On earth, at The Crystal Ship, a rock and head shop near Hollywood, California, Jennifer Semple listens to the iconic broadcast and, through the fog of drugs, ponders the future.

In the ensuing days, the 18-year-old girl experiments with LSD and other drugs; juggles a crumbling relationship with a notorious drug dealer; and tries to make sense of life at 2001 Ivar Street, a Hollywood, California, apartment complex where hippies, drug dealers, freaks, strippers, groupies, college students, Jesus Freaks, counterculture gurus, drag queens, rock stars and wannabe rocksters, svengalis, and con artists converge during one of the most volatile periods in history.

Then her grandfather finds the girl and coaxes her into returning to her Iowa hometown, where, unknown to her, she is still considered a minor.

After a series of events and blowups with her grandparents, she is dragged into the Iowa court system and involuntarily committed to the Cherokee Mental Institute in Cherokee, Iowa.

While incarcerated, she corresponds with Jeff, a new boyfriend, and also interacts with other patients: Wolfie, a psychopath who preys on other patients; Penny, a 17-year-old unwed mother; Carrie, a teen cutter with strange obsessions about rats; Joyce, a young married mother enthralled with “10 ways of suicide”; Drew, a young man facing a stiff prison sentence for possession of marijuana; and D.J., a 42-year-old mentally challenged man and 25-year resident of Cherokee, among others.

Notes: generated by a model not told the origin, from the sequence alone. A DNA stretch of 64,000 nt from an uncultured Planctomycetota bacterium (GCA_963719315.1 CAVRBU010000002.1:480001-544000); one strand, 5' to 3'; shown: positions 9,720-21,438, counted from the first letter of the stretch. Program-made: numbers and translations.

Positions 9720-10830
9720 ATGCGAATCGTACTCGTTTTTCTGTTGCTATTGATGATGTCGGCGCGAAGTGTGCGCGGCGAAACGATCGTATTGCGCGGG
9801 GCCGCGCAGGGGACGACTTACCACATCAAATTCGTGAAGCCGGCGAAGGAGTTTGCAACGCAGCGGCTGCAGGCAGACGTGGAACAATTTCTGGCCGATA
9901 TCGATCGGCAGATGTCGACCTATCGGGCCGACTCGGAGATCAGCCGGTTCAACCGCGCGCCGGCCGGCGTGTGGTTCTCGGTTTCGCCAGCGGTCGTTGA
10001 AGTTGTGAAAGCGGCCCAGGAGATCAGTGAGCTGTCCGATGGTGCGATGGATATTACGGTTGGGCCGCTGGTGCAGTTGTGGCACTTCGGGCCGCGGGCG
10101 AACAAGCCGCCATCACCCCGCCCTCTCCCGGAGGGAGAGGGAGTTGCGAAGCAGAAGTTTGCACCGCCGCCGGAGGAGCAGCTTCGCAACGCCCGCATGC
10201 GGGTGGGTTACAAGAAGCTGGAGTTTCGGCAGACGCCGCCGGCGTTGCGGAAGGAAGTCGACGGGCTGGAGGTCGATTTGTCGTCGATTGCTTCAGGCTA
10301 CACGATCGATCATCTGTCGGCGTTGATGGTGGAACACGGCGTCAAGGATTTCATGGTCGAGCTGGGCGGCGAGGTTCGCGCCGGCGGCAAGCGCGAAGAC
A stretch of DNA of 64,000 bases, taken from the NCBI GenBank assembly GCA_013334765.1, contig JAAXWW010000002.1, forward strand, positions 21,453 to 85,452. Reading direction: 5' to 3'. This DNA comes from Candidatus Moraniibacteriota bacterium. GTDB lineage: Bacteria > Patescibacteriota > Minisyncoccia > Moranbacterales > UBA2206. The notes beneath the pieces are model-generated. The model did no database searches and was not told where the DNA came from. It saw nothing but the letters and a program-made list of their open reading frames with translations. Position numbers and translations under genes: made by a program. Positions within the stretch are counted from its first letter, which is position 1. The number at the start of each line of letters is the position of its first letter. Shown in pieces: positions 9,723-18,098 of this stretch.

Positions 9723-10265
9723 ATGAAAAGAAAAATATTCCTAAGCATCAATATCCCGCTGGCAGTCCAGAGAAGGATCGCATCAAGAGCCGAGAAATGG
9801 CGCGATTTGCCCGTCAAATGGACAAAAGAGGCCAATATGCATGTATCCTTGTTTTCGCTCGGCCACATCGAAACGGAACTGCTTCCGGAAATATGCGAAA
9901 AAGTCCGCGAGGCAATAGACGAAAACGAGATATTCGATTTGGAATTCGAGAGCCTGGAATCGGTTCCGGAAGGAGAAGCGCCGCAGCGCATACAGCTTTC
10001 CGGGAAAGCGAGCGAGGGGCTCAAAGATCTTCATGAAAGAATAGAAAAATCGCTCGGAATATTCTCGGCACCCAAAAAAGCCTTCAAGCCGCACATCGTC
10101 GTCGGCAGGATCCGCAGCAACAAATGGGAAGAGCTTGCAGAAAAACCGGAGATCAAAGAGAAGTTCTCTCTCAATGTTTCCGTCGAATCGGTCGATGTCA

Finally released from the institution, Jennifer flees Iowa and settles in Pennsylvania, where she still lives today.

As young Jennifer narrates her late 1960’s memoir, how will the older and wiser Jennifer, now voluntarily returning to Cherokee as a visitor, reconcile that painful time in her history with her current ordinary life as a wife, mother, grandmother, and teacher?